It was good enough for Shakespeare, and it's good enough for me.
All the alternatives have worse disadvantages:
- repeating the name "Matt" is awkward
- gender is an awkward requirement for sending a giftcard
- assuming someone is male unless they are known to be female is awkward
- "he/she" is awkward
- singular they is widely used and understood and has significant historical precedent https://en.wikipedia.org/wiki/Singular_they
> Matt Hofstadt wanted to make your day, and has sent you a $20 gift card...
The OP suggests guessing gender from names. There are too many unusual cases and gender-neutral names to be able to guess gender from a name alone. Even ignoring non-english-speaking world, I know several guys named "Kelly" and "Kim" and I have a female cousin named "James" (she goes by "Jill", though).
Adding a gender field is often not feasible and a bad idea for other reasons (gender identity, etc). It's far better to sidestep the issue with commonly-used-but-not-quite-formally-correct grammar, i.m.o.
Wasn’t that easy?
So now you either need to ask a user for their name and preferred pronoun, or just refer to them as "they".
Using the singular-they seems to be completely acceptable and preferable to the alternatives provided by the author.
"In a case like the generic email I got from Starbucks where the gender of the purchaser is likely unknown, the solution is even easier. Try this little programmatic trick:
[$first_name] [$last_name] wanted to make your day so [$first_name] sent you a $20.00 USD Starbucks Card eGift to spend on your favorite beverage."
Also, what is "especially in Starbucks' home town" supposed to mean?
"John Smith wanted to make your day so John sent you a gift card."
That is not even remotely elegant.
Honestly, I'm surprised that:
a) He's writing this opinionated a post just to provide a solution which is that horrible.
b) He teaches English at UMCP. Pronouns in language are a difficult problem to solve at the best of times, and someone who proposes this sort of a 'bulletproof' solution of "Well, just Replace It with a Noun when you're confused!" worries me as an English professor.
It's not rocket surgery.
Seattle has a relatively large genderqueer population.
That's entirely and entirely typically wrong. Singular "they" has been well-established in English for centuries. The great writers have always used it freely—that includes Chaucer, Shakespeare, Jane Austen, Dickens, Oscar Wilde, and seemingly everybody else. "A person can't help their birth," says Becky Sharp in Vanity Fair. (Edit: it's fun to dig up these classical examples, because they sound so modern and fresh. "Experience is the name everyone gives to their mistakes"—Wilde. "It's enough to drive anyone out of their senses"—Shaw. "Everybody does and says what they please"—Byron.)
The ironic thing is that the "rule" about generic "he" (and later, "he or she" and all the other stilted variants) was fabricated by grammarians who looked at how English actually worked, said "Goodness no that can't be right because Latin doesn't do that", and started telling everybody their grammar was wrong.
(Notice how I just used singular "they". Should I have said, "telling everybody his grammar was wrong"? Or "his or her", or "his/er", or just "her", if you're one of those? Or, to adapt the OP's suggestion, "telling everybody everybody's grammar was wrong"?)
People never stopped using it, though, and by 1850 the grammarians were so indignant about this that they petitioned the British Parliament to make "he" the legal standard. And people kept on using "they", because it works.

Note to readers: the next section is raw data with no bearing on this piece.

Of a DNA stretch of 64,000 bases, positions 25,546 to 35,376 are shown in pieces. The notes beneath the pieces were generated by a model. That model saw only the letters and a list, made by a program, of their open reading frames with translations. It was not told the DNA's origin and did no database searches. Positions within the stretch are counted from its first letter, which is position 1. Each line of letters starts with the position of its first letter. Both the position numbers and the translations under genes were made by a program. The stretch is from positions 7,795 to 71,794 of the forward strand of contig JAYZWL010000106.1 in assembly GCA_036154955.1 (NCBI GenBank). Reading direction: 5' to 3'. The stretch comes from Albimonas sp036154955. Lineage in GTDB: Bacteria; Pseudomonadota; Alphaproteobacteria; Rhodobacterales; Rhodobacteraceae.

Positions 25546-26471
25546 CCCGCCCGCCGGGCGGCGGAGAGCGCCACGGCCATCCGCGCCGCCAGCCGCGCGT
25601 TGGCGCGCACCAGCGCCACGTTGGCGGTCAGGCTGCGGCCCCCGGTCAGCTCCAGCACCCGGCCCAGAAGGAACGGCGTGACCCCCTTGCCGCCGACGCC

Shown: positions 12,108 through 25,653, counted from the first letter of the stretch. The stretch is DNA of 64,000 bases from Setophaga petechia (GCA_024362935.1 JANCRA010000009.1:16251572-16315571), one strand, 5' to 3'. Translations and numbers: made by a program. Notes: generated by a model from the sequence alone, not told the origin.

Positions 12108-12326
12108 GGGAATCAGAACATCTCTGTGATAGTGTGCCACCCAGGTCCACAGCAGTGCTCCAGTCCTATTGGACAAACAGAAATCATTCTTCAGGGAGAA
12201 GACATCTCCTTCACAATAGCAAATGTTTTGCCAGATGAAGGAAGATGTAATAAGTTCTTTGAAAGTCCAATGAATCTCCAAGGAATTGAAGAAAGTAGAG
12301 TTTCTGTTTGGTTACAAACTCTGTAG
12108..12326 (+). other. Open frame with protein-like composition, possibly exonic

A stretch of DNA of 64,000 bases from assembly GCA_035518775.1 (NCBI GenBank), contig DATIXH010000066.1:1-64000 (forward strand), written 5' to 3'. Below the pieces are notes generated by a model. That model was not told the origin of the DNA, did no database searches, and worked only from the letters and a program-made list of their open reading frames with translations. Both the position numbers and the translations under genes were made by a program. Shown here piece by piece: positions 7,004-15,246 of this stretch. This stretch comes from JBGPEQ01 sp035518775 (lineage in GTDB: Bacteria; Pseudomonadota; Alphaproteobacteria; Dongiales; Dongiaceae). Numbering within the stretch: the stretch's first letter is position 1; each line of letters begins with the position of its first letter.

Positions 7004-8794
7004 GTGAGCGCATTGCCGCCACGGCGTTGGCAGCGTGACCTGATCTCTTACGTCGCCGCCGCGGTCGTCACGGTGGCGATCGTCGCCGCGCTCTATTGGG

Edit: There are so many sources on this that you can't kick Google without stirring some up, but http://motivatedgrammar.wordpress.com/2009/09/10/singular-th... and http://www.crossmyt.com/hc/linghebr/sgtheirl.html are particularly good and http://itre.cis.upenn.edu/~myl/languagelog/archives/002748.h... is hilarious.
"Matt Hofstadt wanted to make your day by sending you..."
Gender neutral pronouns: they're here to stay.
printf("%d %s in your cart",x,(x==1) ? "item" : "items");
Redeeming your eGift couldn't be easier. All you need to do is:
1. Redeem your eGift
Also, while I haven't stepped through Starbucks' gifting flow recently, gift cards might be given by collective entities as well, like "Your friends on the swim team" or "The Middleton Book Club".
'They' works better for that, too.
Starbucks' copywriter (or copywriters) knew what they were doing.
(Personally I think women should insist on being called "he" - "she" is a grammatical diminutive which implies inferiority - but given that they haven't, singular they is the best approach available).
No it isn't. No it doesn't! Where'd you get that from?
"$NAME wants to make your day with a $20 gift card..."
The author here is incorrect. I also dislike namedropping random startups / people I've never heard of, or actually just namedropping in general.
"Matt Hofstadt wanted to make your day by sending you a $20.00 USD Starbucks Card eGift to spend on your favorite beverage."
The structure of that sentence irrationally infuriates me. I find it so distracting that I have been unable to glean any meaning from the rest of your post. You should therefore change it.
I would love to see the author try to seriously defend that assertion.
anyway, if Aaron Dinin really wants a fix, they (!!!) should've just removed the sickening and pointless, "wanted to make your day". so:
"Matt Hofstadt sent you a $20.00 USD Starbucks Card eGift to...", blah blah blah blah blah.
The author's solution about using the first name of the person should be the standard across the board. It hurts to read these sentences as much as reading bad code.